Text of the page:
He cut two then, and left one dead, broken, leaning one as too unsafe to cut - that one will have to be chained up and pulled with a tractor enough to drop. When we went back later to cut the last two, I remembered to bring my camera. For the first tree that day, the only place to drop it was right down the driveway towards the house. In the top photo (click on any photo to see better), I've got my back to the house, standing right about where the top of the tree should land. Next photo, you can see the tree bounced a bit left when it hit, but overall it pretty much went where it should. Of course, we then had to get it out of her driveway - Aries cutting, I dragging limbs away to slash piles, rolling cut sections over to another pile.

Then on to the last tree - probably the tallest one Aries had ever cut (Aries is 6'4" for scale). For this photo, I'm standing between the house and garage, a low wall in front of me - the tree would more than reach to where I'm standing. Aries wants the tree to fall to the left, and is just starting the throat cut on that side. There's no wind, the tree is growing straight on level ground, it's symmetrically shaped - it should be no problem, and then we're done for the day. Wrong!

The throat cut lined up perfectly, Aries moves over to the other side. I usually watch for the top of the tree start to sway. But this time I'm zoomed in, watching him through the camera lens, thinking I'll snap an action photo when it starts to fall. Suddenly, he raises his right arm out straight, pointing the opposite direction, signalling to me this tree is breaking backwards. I lower the camera, watching him back away with the saw, still pointing, and start backing up. Open-mouthed, I watch as the tree spins more than 180º on its stump, and then falls away to the right. Amazingly, it landed completely in the clear - just not at all where it was supposed to.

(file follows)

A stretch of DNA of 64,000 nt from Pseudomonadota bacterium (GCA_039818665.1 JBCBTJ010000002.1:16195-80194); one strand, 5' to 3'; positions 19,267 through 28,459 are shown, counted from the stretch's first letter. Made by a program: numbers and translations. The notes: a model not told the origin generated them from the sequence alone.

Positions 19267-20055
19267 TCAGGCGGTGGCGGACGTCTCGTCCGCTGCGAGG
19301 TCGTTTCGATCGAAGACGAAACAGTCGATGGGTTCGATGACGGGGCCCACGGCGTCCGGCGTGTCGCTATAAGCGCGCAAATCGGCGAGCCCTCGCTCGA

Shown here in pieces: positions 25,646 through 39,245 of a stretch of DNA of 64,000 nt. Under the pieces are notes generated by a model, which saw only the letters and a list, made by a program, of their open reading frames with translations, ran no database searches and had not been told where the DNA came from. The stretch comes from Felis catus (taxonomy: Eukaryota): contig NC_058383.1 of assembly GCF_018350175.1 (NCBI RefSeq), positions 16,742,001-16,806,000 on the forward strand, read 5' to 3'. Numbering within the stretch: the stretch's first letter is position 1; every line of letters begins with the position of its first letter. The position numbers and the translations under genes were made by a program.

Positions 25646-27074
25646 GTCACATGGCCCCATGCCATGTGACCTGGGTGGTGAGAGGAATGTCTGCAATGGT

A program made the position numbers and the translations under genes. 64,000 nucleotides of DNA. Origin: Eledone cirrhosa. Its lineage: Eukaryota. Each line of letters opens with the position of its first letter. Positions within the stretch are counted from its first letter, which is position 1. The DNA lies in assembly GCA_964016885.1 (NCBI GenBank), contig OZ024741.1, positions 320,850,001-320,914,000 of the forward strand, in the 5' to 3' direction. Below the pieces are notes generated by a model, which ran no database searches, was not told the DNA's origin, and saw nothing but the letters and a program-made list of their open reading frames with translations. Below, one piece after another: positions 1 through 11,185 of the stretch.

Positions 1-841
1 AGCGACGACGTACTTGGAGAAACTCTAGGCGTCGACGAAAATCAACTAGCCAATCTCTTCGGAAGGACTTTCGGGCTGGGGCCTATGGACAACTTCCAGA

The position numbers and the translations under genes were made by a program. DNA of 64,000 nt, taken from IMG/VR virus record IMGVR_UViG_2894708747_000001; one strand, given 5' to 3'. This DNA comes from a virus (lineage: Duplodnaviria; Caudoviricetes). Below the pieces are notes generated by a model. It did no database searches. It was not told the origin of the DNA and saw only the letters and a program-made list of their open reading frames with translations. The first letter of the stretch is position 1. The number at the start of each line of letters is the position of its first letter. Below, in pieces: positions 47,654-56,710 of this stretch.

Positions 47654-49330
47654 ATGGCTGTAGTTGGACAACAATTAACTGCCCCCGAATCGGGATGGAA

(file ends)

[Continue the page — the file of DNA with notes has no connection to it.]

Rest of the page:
Aires said he felt the saw suddenly go dull in the last couple seconds of cutting. Upon examination, he found wire inside the tree on the side where it spun instead of breaking. It turns out the previous owner, decades ago, had run an electric fence by just nailing the insulators to the trees. This tree, growing quickly next to the leach field, had engulfed the wire so he'd just cut the wire, leaving nail, insulator, and wire hidden inside. We were so lucky the tree didn't fall towards the house, didn't hang up in any of the surrounding trees, and Aries wasn't hurt.

Saturday, February 21, 2009

The February Cellar

I went shopping in my cellar again yesterday evening. The temperature is stabilized nicely about 43F (6C). There were still a few tomatoes but they're either really soft or hard and completely tasteless so I tossed all of what was left to the chickens. We'll eat canned or dried tomatoes now until probably July. I won't buy tomatoes in the store - talk about tasteless!